The Honduran president, Juan Orlando Hernández, and his wife, Ana García, tested positive for the coronavirus, the president announced Tuesday in a press appearance.
“Over the weekend, I began to feel some discomfort, and today I have been diagnosed as having been infected with COVID-19,” said the 51-year-old president.
Hernández added that he will continue in his functions through “telework,” that he has started treatment to address his “mild symptoms” and that at the moment his wife is asymptomatic.
Hernández regretted at the same time that the local hospital system has “collapsed” due to the large number of those infected but said that health workers have begun to attend to the sick in their homes.
Authorities in Honduras said Tuesday night that total cases had increased to 9,656 — with 478 new cases — and that deaths had reached 330, in a country of 9.3 million inhabitants.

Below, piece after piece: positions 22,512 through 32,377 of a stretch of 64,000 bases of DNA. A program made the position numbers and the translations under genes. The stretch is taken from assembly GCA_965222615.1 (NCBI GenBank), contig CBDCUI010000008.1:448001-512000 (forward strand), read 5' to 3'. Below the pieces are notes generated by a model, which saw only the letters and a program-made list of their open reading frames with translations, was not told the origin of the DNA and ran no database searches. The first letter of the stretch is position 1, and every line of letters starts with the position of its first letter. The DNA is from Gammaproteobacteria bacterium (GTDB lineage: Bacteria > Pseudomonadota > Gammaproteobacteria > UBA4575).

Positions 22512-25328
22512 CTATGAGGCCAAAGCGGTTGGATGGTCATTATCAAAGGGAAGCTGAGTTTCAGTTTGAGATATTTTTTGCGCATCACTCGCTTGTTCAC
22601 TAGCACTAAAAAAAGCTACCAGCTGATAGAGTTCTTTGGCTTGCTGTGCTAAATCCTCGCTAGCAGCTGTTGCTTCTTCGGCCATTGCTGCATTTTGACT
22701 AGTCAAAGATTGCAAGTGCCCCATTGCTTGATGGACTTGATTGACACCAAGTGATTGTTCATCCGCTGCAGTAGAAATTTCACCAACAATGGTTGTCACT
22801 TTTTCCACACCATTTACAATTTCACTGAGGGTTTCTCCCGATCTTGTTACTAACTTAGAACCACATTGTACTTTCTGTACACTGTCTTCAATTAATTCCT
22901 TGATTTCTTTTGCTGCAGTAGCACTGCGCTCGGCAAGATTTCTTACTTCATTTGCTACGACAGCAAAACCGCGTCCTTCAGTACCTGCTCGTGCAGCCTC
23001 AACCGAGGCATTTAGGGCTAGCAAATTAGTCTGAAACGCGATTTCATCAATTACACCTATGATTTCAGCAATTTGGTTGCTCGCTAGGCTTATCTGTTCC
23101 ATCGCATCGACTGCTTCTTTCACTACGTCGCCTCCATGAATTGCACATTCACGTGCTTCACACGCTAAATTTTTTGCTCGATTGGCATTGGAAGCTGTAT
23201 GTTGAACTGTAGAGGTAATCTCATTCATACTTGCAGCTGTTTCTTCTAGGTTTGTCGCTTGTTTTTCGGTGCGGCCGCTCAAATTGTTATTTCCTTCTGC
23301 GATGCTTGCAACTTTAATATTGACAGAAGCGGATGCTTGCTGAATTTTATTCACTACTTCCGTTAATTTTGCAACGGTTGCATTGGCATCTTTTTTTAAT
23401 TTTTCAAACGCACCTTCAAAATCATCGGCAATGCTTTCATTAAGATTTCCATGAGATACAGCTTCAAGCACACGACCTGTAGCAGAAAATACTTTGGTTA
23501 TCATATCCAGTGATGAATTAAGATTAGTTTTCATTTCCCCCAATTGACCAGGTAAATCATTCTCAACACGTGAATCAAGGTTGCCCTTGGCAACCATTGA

Born on October 28, 1968 to a rural lower-middle-class family in the western department of Lempira, JOH, as he is popularly known, holds the Honduran presidency for the second consecutive four-year term.
He won the 2013 elections for the 2014-2018 period, and while the Constitution prohibited re-election, members of the Constitutional Chamber eliminated that obstacle, ruling in favor of an appeal presented by a group of deputies related to the president.
The contested constitutional interpretation allowed him to run again, and he took office in January 2018 after strong protests from the opposition, which denounced “fraud” in the November 2017 elections.
Since the start of the pandemic in mid-March, Hernández has been at the forefront of the strategy to combat and prevent the coronavirus.
The coronavirus has been spreading in Honduras despite the curfew established on March 16 to force social isolation. The government sent military and police into the streets to pressure the population to stay home.
In many press appearances, the President has promoted social isolation, the use of face masks, and hand washing. In some, he appeared wearing a face mask, but he still suspects that he was infected during a visit or work meeting.